• Get business cards made.  You can go to a web site and design these, which is totally fun.  Include your cell phone number, your email address, a link to your blog if you have one, and the address of your linked in profile.  You want to be able to hand these out when you meet people.  Old fashioned but true. Here's a sample.
  • Build a list of accomplishments.  I originally put this first, but I actually built the resume first and then harvested the list from that, because I was anxious to get going on something real.  Do it either way.  The point is that these are the building blocks of all your other collateral.  Make sure that all of your collateral is built out of accomplishments from this list, vetted for maximum power.  This should be a series of statements in the format:  
    <power verb> <immediate object of your power verb> with the result that <eventual measurable result>
    Here' are some examples from a nice blog on this.
4)  Network by asking for people's help with your collateral.

People will always tell you to "network," which is very irritating, because it can cause you to picture yourself pathetically cold-calling some major executive and begging for a job, using the words "desperate, children, retirement, and/or mortgage."
It doesn't need to be like that.

Here are four magical words to use on your friends, and, as your network grows, on their friends:  "I need your help."  Start with your closest friends and the family members who like you, and take them to coffee (or beer, if they're more beer oriented).  Start with your elevator pitch, and then ask them to go over your collateral with you and make suggestions.  If they know people you should talk with further, ask them to introduce you.  People will give great suggestions about things to change about how you market yourself, your dream job, and your list of companies.  And they will generally be glad to help by introducing you.  What goes around, comes around.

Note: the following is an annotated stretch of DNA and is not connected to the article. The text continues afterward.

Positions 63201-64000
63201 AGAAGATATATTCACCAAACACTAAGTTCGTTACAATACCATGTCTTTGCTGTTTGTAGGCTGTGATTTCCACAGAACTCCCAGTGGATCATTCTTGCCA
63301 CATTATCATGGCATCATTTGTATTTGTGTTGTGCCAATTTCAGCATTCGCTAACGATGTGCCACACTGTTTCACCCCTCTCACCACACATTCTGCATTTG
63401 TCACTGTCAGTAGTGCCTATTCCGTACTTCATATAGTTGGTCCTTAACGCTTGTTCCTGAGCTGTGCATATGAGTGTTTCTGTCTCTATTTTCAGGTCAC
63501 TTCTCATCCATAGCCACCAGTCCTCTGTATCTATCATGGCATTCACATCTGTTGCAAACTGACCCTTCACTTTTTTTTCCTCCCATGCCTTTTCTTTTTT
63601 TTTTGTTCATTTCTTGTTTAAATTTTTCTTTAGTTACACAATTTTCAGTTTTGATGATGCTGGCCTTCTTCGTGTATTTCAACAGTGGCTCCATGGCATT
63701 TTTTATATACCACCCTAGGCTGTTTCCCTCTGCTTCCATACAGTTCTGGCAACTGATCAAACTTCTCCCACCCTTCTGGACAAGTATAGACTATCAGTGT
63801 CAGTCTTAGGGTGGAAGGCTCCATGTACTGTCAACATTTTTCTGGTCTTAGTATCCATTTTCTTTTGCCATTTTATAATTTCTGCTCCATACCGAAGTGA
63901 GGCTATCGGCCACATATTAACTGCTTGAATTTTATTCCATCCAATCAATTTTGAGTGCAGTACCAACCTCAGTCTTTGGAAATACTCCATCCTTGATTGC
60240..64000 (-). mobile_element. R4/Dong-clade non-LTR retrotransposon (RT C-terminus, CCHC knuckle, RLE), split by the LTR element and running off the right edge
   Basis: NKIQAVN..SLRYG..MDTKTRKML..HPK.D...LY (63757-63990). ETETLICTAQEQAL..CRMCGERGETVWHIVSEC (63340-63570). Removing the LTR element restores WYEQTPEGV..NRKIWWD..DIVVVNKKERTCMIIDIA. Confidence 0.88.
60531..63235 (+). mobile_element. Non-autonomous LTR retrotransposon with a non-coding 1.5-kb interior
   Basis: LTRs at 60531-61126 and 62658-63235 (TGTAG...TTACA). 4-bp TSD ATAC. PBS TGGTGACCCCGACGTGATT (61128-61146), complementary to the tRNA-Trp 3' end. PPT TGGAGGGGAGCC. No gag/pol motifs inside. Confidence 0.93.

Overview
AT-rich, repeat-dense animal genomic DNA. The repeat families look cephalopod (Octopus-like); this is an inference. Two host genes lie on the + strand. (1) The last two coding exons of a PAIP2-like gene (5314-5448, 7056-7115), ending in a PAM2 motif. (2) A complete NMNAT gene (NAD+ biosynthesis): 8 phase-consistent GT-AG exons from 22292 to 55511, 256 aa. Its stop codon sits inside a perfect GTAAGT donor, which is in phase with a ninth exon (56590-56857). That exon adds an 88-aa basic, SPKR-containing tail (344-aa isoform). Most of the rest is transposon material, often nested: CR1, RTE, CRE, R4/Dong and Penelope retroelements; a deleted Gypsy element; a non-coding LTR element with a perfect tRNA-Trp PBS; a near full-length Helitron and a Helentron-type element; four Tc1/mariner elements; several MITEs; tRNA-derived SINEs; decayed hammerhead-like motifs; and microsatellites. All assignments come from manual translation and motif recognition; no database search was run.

Until you meet the person who would logically be your ideal next boss, at each target company, you don't ever need to utter the words "can you hire me?"

After each meeting, send an email thank you or an actual postal letter if it is warranted, and attempt to link the person in on the LinkedIn site.

Oh, and speaking of LinkedIn, if you don't normally introduce yourself to people for the first time using social media, don't start by trying to introduce yourself to contacts at a new company through LinkedIn.  This is not a group to practice on, if you are awkward at all.  If you're great at making friends online, then you'll be fine.  Otherwise, reach out on LinkedIn only to people you actually know.  If you want to meet someone through a person you know on LinkedIn, ask that person in a normal email if they could introduce you.  Leave LinkedIn out of the work flow, except to record people you have actually met.